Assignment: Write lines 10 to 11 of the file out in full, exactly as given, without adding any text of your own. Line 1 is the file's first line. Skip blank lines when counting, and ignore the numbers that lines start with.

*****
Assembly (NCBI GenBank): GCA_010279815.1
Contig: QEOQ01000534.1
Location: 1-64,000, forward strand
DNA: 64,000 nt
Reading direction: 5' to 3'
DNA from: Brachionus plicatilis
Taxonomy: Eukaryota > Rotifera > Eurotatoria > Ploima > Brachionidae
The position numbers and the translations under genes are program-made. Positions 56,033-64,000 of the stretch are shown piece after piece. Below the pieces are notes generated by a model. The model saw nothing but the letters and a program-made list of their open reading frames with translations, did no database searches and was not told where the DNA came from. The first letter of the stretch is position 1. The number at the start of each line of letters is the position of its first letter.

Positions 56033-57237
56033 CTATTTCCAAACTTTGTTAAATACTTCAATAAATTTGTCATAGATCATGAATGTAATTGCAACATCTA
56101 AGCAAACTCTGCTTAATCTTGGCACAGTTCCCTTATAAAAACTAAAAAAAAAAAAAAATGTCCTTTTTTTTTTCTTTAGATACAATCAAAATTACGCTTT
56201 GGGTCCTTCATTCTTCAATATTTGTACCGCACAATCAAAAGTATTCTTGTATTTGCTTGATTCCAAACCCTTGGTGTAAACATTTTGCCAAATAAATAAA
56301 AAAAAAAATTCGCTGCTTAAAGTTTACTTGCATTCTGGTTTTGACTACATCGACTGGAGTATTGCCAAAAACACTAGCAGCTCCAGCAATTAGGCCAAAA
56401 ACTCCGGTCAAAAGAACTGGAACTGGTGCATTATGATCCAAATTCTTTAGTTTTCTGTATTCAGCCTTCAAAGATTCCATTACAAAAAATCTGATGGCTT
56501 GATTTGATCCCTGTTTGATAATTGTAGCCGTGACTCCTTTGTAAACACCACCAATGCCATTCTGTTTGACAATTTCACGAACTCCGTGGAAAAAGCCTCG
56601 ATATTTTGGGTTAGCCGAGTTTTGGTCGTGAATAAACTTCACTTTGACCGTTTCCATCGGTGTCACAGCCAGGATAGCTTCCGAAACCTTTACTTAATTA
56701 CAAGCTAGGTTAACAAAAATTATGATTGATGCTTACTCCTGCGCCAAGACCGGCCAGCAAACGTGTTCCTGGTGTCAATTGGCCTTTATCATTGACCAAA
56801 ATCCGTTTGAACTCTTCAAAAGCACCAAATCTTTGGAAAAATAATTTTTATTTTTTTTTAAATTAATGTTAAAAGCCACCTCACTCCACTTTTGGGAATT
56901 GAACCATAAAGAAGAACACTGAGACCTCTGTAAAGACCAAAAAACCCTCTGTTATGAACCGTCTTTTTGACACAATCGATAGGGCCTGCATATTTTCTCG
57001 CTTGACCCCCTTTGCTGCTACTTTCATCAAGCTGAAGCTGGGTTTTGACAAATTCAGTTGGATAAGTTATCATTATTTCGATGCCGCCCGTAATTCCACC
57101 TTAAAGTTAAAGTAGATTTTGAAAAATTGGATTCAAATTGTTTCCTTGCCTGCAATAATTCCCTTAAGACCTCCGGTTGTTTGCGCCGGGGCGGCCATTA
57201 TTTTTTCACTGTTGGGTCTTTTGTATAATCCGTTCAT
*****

56033 CTATTTCCAAACTTTGTTAAATACTTCAATAAATTTGTCATAGATCATGAATGTAATTGCAACATCTA
56101 AGCAAACTCTGCTTAATCTTGGCACAGTTCCCTTATAAAAACTAAAAAAAAAAAAAAATGTCCTTTTTTTTTTCTTTAGATACAATCAAAATTACGCTTT